The French automotive supplier Faurecia has been commissioned to supply high-capacity hydrogen storage tanks for the filling stations of HYmpulsion’s Zero Emission Valley (ZEV) project in France, in collaboration with Air Flow, a global rental logistics company.
The aim of the project is to put 1,200 fuel cell vehicles on the road by the end of 2024 and to install 20 hydrogen refuelling stations, three of which are equipped with electrolysers. These are then to produce hydrogen emission-free on site from renewable electricity. The three electrolysers are to be built in Clermont-Ferrand (under construction), in Grenoble and in Bourgoin-Jallieu. The latter two sites are still being developed.
HYmpulsion is a joint venture between the Auvergne-Rhône-Alpes region and the private sector players Engie, Michelin, Credit Agricole and Banque des Territoires. The project, funded by ADEME and CINEA, aims to make the region a pioneer of hydrogen mobility in France and one of the first carbon-neutral territories at European level.
In addition to the political goals of the hydrogen region, the partners from the business community also want to develop profitable business models within the framework of ZEV “that can be replicated at the European level”.
Faurecia’s H2 tanks are being developed at its R&D centres in Augsburg (Germany) and Bavans (France). The first tanks are expected to be delivered by mid-2023, according to the company, which has not yet revealed the respective size and number of tanks.
Air Flow, a global rental logistics company, will buy the hydrogen storage tanks from Faurecia and then rent them to HYmpulsion. “Air Flow has been investing in hydrogen for almost 20 years and has gained solid experience in the rental, maintenance and digitalisation of hydrogen storage and transport facilities,” says Pierre Fiat, CEO Air Flow. “We are very proud to have been selected by HYmpulsion and Faurecia to support them in their growth strategy.”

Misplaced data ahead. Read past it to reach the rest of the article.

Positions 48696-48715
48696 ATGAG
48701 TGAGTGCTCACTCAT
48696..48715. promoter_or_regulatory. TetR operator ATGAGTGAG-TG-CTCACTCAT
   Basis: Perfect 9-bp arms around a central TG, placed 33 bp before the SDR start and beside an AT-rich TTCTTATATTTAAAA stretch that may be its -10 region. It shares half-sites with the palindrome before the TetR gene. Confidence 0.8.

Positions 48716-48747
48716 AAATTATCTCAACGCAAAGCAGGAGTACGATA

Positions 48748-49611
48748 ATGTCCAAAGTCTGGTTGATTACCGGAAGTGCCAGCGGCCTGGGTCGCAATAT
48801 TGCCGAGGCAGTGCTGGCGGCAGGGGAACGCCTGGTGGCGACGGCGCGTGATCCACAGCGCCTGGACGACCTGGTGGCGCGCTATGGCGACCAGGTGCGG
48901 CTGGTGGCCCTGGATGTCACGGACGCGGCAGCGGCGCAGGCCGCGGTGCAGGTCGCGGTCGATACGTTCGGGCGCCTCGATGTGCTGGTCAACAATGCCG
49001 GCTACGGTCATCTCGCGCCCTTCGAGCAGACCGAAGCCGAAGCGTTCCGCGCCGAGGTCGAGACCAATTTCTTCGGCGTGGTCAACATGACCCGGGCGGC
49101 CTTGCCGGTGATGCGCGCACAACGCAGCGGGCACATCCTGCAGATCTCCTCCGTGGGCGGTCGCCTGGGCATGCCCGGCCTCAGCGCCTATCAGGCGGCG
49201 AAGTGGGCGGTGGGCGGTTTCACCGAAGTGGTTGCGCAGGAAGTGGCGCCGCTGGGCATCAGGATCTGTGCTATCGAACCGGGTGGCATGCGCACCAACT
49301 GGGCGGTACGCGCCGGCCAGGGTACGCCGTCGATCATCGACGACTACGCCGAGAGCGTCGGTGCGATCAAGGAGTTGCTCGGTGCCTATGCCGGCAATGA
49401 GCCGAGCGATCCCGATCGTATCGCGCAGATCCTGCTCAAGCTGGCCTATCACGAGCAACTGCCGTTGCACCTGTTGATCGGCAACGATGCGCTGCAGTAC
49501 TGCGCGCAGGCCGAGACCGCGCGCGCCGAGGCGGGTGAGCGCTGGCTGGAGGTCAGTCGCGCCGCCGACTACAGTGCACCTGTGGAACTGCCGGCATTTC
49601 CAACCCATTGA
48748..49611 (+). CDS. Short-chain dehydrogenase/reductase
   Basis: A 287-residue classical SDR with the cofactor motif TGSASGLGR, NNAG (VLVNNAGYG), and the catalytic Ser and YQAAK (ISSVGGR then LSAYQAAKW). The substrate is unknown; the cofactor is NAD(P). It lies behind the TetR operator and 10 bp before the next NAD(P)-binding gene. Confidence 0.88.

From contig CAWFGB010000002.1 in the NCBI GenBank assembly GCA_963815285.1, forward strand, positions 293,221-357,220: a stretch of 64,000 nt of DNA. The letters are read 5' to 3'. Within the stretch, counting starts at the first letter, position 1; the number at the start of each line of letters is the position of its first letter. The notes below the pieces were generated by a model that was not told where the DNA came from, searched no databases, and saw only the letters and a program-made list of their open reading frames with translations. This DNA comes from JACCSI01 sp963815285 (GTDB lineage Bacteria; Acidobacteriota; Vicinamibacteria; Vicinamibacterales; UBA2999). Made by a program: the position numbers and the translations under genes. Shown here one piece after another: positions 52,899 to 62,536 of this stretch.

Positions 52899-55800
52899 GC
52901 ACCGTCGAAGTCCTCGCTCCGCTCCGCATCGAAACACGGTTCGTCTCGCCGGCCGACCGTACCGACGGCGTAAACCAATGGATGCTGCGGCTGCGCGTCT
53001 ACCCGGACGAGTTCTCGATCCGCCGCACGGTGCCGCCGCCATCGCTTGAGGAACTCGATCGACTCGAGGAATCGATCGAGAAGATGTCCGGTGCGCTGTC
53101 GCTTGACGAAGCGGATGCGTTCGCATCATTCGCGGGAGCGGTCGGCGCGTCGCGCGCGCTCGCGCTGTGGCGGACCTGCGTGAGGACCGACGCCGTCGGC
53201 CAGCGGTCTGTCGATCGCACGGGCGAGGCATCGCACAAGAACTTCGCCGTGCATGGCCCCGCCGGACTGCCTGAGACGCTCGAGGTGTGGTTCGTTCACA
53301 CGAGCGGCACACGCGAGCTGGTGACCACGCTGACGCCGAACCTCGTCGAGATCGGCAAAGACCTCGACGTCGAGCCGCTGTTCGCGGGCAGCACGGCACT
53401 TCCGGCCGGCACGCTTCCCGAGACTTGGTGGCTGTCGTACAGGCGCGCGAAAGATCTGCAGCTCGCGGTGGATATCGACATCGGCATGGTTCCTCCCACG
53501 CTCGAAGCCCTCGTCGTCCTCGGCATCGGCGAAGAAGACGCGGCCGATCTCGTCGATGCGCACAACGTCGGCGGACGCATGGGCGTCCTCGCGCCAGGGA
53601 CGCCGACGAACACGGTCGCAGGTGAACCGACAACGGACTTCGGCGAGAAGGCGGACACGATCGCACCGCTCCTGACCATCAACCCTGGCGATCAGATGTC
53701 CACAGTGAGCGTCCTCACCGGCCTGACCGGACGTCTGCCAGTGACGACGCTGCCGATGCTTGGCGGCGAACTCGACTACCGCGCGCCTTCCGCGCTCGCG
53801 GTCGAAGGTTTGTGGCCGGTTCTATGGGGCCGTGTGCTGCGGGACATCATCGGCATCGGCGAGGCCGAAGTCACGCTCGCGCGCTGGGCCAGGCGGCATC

The vehicles to be used in the project will be the well-known FC cars Toyota Mirai and Hyundai Nexo, but the majority of vehicles will be light commercial vehicles, along with a retrofit fuel cell truck with 500 kilometre range called the Rétrofit Renault T480. The light commercial vehicles include the Stellantis trio around the Opel Vivaro-e hydrogen, conversions based on a Renault Master, but also Hyvia’s fuel cell van and minibus, which are also based on Renault models.
In February last year, Faurecia agreed to supply hydrogen tanks for the new fleet of hydrogen fuel cell commercial vehicles that Renault launched at the end of that year. Faurecia designed and manufactured the tanks in France.
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